Prof. Kahneman won the Nobel Prize for economics in 2002. He teaches at Princeton University and is credited as being the founder of behavioural economics. According to him, political leaders have a tendency to take big decisions on the basis of impulse or intuition rather than on the basis of deliberate conscious calculation.
One of the most common problems, he points out, is overconfidence. “It is very common for people to have more confidence in their judgement than they should,” he says.
He believes that people make decisions on the basis of their past and present experience. They have no expertise in predicting the future. He believes that if decision makers considered the consequences of their actions, say after ten, fifteen or twenty years, they would arrive at a much better decision.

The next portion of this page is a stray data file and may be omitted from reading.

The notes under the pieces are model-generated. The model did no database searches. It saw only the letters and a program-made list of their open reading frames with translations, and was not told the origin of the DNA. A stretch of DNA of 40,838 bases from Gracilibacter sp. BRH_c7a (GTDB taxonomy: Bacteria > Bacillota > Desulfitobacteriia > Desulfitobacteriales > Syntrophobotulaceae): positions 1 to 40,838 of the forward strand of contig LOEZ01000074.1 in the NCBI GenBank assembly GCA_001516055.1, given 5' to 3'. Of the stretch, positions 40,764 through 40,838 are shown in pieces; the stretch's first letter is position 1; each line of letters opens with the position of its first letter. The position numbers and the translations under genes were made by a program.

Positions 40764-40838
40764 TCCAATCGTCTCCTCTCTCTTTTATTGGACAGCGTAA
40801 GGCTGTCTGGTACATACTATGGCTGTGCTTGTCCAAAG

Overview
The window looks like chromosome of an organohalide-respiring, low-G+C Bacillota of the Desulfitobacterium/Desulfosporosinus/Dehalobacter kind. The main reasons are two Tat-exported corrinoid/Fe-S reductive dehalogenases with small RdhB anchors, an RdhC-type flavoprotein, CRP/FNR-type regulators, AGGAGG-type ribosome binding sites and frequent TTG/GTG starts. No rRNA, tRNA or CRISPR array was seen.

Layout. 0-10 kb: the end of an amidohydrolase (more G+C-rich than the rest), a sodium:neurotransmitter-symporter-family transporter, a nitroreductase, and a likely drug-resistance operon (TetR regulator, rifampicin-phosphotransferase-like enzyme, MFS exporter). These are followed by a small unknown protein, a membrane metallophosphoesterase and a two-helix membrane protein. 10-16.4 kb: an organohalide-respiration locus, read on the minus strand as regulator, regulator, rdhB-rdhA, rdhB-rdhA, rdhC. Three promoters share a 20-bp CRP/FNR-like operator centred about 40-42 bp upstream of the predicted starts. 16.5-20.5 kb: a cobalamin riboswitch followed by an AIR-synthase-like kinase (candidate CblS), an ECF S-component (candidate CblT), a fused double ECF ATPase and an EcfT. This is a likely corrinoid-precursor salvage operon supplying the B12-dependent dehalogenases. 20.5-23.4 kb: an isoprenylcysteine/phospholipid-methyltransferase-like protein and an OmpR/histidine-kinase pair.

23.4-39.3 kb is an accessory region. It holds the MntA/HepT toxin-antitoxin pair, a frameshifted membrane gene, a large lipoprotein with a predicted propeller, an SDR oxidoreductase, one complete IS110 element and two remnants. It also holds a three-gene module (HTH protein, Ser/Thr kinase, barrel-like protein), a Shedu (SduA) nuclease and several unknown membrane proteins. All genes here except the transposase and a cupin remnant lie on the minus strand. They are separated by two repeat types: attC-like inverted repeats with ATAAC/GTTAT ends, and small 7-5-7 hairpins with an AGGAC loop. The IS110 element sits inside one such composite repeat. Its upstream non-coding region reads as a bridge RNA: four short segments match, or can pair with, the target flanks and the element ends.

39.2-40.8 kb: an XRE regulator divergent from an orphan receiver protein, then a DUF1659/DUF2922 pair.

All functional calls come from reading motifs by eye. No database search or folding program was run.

To prove his point he cites the Iraq war. “The big problem is that once the organization begins to make up its mind, everybody falls in line. And then the information that goes to the top gets biased. This is clearly something that happened with the Iraq war. What the decision makers wanted was known, and the intelligence community basically gave them the information they wanted – and of course, it turned out a disaster.”
The reason why I am mentioning all this is to point out that this is exactly what happened in the case of reservation for scheduled castes, scheduled tribes and other backward classes, Indo-US Nuclear Deal, and the same is going to happen in the case of Women’s Reservation Bill. Once we make a reservation on the basis of gender, how can we stop making similar reservations on the basis of caste, class, religion, language and region? Before taking big decisions, it is always better to think of their long-term consequences and make the right choices as far as possible
Let prudence take precedence over pragmatism.